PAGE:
Estimating a Bargaining Model with Asymmetric Information: Evidence from Medical Malpractice Disputes
AbstractGames with asymmetric information play a prominent role in the theoretical literature of malpractice disputes. The common modeling framework in many papers is a game in extensive form which consists of two stages. In the first stage, one agent makes a settlement demand, and the other agent accepts or rejects the demand. If the demand is accepted, the case is settled out of court. Otherwise the case is taken to court and decided by a jury. This article develops a strategy for estimating such a model and focuses on reconciling the theoretical literature with observed regularities in malpractice data. Estimation of these types of models is complicated by the fact that key variables are (partially) unobserved and must therefore be treated as latent variables. The estimation strategy requires a complete specification of the bargaining model, including distributional assumptions of the latent variables. The parameters of the model are estimated using a simulated method of moments (SMM) estimator. The results of this study suggest that a simple bargaining model with private information can explain many of the qualitative and quantitative regularities observed in the data.
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Bibliographic InfoPaper provided by Duke University, Department of Economics in its series Working Papers with number 99-02.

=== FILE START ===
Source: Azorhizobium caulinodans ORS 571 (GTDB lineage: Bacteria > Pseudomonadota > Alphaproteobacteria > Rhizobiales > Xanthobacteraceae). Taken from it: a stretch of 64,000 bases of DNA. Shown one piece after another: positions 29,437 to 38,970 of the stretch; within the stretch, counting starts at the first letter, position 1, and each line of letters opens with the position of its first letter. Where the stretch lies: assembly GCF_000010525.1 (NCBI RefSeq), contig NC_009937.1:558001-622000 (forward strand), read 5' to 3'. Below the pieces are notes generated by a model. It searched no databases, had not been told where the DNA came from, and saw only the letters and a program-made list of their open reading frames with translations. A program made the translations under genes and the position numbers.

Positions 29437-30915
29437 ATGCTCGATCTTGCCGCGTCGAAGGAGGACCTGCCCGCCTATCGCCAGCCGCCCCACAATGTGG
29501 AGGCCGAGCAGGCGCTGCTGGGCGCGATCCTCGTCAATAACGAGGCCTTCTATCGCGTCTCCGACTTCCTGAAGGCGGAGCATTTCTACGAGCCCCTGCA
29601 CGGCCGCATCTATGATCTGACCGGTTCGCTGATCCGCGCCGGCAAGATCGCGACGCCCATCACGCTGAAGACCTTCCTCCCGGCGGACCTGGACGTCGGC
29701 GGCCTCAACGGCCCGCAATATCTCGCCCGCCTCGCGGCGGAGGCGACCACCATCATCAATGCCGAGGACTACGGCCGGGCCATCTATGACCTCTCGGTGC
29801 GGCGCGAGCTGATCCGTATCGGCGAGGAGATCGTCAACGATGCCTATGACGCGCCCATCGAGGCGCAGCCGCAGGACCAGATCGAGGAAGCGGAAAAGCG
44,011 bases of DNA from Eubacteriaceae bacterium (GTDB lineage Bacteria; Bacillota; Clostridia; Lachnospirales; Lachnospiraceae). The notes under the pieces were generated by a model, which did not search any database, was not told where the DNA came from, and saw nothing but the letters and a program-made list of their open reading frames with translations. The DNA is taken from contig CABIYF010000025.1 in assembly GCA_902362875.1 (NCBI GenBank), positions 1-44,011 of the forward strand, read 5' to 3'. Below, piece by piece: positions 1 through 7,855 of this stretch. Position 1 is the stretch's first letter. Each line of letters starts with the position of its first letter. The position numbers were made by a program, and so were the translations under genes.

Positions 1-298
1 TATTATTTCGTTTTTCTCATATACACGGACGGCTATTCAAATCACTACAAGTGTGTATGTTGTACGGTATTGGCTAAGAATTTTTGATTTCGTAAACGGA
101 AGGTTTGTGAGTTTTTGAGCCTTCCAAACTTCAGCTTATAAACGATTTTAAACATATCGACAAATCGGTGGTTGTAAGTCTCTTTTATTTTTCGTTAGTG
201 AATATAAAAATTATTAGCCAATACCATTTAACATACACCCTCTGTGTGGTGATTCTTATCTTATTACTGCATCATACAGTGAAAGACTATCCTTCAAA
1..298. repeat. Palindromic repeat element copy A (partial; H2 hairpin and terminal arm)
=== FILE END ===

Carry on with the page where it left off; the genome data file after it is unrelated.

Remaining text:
Date of creation: 1999
Date of revision:
Publication status: Published in JOURNAL OF POLITICAL ECONOMY, Vol. 108, 2000, pages 1006-1021
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Postal: Department of Economics Duke University 213 Social Sciences Building Box 90097 Durham, NC 27708-0097
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Find related papers by JEL classification:
- C15 - Mathematical and Quantitative Methods - - Econometric and Statistical Methods and Methodology: General - - - Statistical Simulation Methods: General
- C78 - Mathematical and Quantitative Methods - - Game Theory and Bargaining Theory - - - Bargaining Theory; Matching Theory
- I11 - Health, Education, and Welfare - - Health - - - Analysis of Health Care Markets
- K13 - Law and Economics - - Basic Areas of Law - - - Tort Law and Product Liability; Forensic Economics
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